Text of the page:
When thinking about who gets to live in Princeton, it’s worth considering an earlier fight for open housing in the local area. In the first half of the twentieth century, Princeton was a segregated community, with African-Americans being denied the opportunity to shop and live in the same places as white people. Even in the 1950s, as Civil Rights legislation started a nationwide move towards desegregation, many African-American people in Princeton were restricted in where they could live.
This segregation was opposed by local activists such as Len Newton and James Floyd. As described in this profile from the Times of Trenton last year, Len acted as a ‘convener’, leading a campaign to develop what was then known as the ‘Maplecrest’ neighborhood of Princeton (now part of Walnut Lane and Dempsey Avenue) as an integrated community. This effort was opposed by many people, but as Len observed:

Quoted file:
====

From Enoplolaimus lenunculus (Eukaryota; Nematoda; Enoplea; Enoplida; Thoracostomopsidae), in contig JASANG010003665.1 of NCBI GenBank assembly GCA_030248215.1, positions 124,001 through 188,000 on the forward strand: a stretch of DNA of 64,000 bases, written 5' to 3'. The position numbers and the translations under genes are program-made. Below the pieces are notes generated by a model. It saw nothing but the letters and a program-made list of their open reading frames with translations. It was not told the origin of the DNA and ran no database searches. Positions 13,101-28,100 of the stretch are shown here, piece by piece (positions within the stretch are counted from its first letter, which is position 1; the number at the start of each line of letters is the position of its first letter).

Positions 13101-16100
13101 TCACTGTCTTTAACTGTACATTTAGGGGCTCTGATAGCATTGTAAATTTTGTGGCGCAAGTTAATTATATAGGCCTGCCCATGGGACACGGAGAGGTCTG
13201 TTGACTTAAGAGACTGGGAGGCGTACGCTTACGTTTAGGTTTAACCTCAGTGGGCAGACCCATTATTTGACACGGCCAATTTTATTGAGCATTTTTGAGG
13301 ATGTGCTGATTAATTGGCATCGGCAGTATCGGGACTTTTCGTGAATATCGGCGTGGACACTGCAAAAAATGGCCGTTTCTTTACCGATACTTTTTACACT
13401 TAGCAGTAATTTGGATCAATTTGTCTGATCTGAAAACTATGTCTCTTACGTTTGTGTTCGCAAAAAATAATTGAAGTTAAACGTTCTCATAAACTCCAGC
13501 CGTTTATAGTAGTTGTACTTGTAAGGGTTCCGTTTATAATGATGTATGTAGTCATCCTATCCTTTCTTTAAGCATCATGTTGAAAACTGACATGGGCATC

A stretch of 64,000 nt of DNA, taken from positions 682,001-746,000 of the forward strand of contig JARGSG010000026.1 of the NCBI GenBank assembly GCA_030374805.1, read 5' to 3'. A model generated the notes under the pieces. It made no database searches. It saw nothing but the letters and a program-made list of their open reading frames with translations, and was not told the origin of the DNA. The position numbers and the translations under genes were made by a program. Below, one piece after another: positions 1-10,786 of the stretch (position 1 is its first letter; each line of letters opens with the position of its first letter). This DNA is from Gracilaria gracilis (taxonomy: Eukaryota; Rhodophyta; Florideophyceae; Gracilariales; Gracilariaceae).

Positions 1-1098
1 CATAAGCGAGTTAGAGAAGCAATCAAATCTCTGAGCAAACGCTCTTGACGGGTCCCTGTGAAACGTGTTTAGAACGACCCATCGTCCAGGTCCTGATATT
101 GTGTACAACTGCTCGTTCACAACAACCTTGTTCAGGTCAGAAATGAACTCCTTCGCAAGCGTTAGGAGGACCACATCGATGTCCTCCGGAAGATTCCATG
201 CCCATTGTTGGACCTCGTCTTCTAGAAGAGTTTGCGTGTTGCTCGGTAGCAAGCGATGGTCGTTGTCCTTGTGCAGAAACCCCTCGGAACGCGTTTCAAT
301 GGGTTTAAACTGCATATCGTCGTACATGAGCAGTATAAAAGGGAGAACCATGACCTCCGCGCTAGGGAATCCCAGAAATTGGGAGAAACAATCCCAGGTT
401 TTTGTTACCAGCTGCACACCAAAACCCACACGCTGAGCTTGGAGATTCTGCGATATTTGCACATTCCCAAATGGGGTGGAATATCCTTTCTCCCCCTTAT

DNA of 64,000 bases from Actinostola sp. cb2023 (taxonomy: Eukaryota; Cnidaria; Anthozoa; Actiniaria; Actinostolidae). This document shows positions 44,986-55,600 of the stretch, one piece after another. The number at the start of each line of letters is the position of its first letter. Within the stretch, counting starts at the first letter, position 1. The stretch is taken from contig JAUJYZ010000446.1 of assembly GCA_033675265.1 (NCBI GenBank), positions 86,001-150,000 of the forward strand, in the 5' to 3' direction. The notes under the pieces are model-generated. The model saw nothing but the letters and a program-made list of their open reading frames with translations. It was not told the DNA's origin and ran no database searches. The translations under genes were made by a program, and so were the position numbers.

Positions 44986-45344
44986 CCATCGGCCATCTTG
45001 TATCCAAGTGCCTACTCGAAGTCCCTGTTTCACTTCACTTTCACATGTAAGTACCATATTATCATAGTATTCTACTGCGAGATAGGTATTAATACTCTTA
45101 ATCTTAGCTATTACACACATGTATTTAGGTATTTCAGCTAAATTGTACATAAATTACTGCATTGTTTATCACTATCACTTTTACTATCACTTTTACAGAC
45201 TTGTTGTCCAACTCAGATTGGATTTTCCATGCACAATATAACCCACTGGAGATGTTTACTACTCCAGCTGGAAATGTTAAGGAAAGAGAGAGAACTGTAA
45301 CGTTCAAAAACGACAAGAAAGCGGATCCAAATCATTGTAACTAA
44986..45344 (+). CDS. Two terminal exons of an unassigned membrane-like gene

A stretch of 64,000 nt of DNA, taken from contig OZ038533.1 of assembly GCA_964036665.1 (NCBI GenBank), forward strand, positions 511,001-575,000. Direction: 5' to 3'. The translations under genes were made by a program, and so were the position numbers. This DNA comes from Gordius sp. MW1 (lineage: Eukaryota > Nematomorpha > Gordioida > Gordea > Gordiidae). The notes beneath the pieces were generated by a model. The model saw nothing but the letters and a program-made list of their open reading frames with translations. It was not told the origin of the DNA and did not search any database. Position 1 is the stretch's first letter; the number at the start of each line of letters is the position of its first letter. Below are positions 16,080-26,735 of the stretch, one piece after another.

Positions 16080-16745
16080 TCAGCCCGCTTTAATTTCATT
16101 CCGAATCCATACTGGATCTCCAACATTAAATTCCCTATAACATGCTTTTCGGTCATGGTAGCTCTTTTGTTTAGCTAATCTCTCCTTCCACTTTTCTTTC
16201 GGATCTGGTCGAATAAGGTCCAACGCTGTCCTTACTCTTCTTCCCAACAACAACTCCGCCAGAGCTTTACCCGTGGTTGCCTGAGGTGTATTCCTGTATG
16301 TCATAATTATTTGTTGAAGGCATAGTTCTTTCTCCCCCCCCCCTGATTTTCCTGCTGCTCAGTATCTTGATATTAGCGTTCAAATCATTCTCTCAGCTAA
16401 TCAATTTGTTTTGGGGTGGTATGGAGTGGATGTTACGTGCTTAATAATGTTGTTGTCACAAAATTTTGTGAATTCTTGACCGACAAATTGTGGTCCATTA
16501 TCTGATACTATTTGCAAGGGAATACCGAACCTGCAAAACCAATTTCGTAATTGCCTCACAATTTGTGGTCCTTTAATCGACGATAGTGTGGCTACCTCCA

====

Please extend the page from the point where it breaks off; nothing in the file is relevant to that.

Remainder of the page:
“You have to stand up and speak out. You cannot be complacent while others are being denied.”
We salute Len and others who fought for the right of everybody to have the freedom to live where they choose, regardless of the color of their skin. Thankfully, open racial discrimination is a thing of the past in Princeton, but we must remember that our actions have real signficance in determining the character of our town. With high property prices now threatening the social makeup of Princeton, we should all feel inspired to continue the struggle to make Princeton an inclusive community where everybody has a fair shot.
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